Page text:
With the collaboration of multidisciplinary team, the life expectancy has been increased significantly in patients suffer from malignant tumor. Therefore, to improve the quality of life of patients, various reconstruction methods after bone tumors excision have been developed, including megaprosthesis, allografting, and tumor-bearing bone grafts (irradiated bone, pasteurized bone, and frozen bone). Given that biological reconstructions can achieve acceptable long-term functional outcome, biological reconstructions have received increasing attention .
Tumor-bearing bone graft is one of the biological reconstructions. In the past 20 years, tumor-bearing autografts frozen with liquid nitrogen have been reported as safe and effective methods for treating osteoblast tumors of various types and locations in basic experimental studies and clinical practices[8, 11-15]. The beneficial effects include a shorter union period, restoration of bone stock, lower cost, osteoinduction, osteoconduction, perfect fit, ease of soft-tissue attachment, activation of antitumor immune response and decreased disease transmission[8, 12]. In fact, FAPC by pedicle method shows significant advantage in proximal femoral tumors. First, it does not require femoral osteotomy or wait for the junction healing. Second, it is easy to reattach the ligaments and soft tissue around the proximal femur to the original anatomic site to increased hip joint stability. Third, it can potentially preserve maximal bone matrix to avoid further retreatment resulting from insufficient bone mass. In theory, all biological reconstructions have similar advantages and disadvantage. However, due to the loss of osteoinductive and osteogenic properties after thermal or radiation treatment, the allograft might have potential risk factors which require further surgery, such as nonunion with the host bone, graft fracture, bone resorption and immunological reactions [5-7]. Takata et al. also reported that tumor-bearing frozen bones maintains their microstructure and osteoinductive ability compared to pasteurization, autoclaving and allograft .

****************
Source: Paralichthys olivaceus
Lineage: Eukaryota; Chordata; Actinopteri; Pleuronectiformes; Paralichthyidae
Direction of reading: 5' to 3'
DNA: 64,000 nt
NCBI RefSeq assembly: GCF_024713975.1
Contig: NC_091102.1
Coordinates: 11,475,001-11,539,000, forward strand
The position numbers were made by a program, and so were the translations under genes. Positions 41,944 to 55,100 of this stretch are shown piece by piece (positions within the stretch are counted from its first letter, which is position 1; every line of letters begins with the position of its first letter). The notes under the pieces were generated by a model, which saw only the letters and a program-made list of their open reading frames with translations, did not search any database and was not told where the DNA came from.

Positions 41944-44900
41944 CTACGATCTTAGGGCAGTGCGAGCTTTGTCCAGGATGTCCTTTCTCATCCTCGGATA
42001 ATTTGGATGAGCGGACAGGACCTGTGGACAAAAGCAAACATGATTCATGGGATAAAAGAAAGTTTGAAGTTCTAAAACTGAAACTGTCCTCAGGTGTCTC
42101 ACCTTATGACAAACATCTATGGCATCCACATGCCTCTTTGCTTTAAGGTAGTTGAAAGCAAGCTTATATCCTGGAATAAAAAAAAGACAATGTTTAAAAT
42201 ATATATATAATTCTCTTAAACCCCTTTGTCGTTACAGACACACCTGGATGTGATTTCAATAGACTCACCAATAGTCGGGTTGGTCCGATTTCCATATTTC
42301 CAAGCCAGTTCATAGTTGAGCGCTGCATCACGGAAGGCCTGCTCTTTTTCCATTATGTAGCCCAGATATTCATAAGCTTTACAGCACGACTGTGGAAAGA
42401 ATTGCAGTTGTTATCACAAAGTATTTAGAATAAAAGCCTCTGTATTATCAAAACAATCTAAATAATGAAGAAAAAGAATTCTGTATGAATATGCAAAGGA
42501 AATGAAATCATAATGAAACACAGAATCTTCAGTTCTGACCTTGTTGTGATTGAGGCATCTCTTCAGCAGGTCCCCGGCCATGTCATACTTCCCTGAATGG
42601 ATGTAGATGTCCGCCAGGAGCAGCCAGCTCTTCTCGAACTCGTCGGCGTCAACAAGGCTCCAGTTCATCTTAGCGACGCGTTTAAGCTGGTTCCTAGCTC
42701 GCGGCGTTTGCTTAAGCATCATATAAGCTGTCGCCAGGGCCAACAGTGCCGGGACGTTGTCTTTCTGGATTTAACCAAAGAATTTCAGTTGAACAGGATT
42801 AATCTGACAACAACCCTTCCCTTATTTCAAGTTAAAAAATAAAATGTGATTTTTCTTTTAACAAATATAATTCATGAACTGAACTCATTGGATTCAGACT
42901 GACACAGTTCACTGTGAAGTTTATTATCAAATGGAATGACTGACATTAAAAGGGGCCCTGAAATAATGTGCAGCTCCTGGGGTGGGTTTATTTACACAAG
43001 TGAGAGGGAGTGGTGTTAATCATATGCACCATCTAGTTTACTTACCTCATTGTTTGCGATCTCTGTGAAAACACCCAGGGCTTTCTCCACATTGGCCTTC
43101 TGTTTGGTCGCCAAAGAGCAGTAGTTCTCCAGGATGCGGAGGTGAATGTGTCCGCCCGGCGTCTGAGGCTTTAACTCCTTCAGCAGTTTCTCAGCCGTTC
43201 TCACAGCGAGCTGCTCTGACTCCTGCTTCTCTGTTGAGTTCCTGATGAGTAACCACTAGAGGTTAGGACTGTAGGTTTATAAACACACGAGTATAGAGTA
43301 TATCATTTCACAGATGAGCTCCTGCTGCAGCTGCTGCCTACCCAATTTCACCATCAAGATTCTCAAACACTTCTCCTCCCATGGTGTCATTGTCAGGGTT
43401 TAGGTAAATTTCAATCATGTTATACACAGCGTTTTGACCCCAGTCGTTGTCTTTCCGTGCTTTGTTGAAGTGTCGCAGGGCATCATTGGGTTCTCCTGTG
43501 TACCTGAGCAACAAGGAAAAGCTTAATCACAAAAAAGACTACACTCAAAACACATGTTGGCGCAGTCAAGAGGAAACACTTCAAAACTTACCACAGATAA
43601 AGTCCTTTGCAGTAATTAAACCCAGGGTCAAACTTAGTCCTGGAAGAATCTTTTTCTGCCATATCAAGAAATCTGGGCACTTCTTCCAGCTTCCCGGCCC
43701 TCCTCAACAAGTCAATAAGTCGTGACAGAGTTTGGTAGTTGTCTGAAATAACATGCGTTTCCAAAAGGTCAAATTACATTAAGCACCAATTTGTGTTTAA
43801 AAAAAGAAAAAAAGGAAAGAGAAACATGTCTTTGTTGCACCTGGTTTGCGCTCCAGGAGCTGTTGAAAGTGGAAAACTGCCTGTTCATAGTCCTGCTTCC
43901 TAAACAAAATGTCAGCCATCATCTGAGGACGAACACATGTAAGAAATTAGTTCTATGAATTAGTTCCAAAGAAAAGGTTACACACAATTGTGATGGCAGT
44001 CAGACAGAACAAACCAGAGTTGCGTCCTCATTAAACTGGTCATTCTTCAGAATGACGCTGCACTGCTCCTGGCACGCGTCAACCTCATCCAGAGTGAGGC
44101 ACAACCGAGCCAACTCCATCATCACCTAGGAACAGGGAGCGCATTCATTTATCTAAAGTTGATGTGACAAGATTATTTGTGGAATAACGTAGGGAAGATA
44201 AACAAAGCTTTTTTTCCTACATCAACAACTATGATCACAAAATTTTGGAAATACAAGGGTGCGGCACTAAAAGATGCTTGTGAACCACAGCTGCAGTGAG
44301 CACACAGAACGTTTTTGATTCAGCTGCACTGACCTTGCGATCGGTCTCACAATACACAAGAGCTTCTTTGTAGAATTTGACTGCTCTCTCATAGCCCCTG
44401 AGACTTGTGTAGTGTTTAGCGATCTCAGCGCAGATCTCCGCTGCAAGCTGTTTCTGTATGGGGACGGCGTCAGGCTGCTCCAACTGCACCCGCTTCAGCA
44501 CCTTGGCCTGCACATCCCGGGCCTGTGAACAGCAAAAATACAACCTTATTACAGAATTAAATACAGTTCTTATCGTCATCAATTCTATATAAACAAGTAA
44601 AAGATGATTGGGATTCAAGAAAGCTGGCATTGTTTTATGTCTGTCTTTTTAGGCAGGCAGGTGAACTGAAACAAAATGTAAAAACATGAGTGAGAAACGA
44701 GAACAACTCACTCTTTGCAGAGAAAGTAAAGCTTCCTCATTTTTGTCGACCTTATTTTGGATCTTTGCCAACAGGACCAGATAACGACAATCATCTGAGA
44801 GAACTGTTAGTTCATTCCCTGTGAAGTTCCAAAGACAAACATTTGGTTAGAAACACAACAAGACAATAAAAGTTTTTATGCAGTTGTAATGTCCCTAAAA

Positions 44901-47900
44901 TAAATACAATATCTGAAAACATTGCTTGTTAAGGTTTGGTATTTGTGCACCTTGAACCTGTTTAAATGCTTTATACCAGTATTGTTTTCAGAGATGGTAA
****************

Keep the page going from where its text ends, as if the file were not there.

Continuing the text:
Biomechanical stability is of great concern to biological reconstructions. Lee et al. reported that the pasteurization decreases the biologic and mechanical properties and reduces strength to less than that of an allograft. Interestingly, Yamamoto et al. had reported that the frozen bone has sufficient biomechanical strength for limb reconstruction that is comparable to pasteurized autografts and allografts.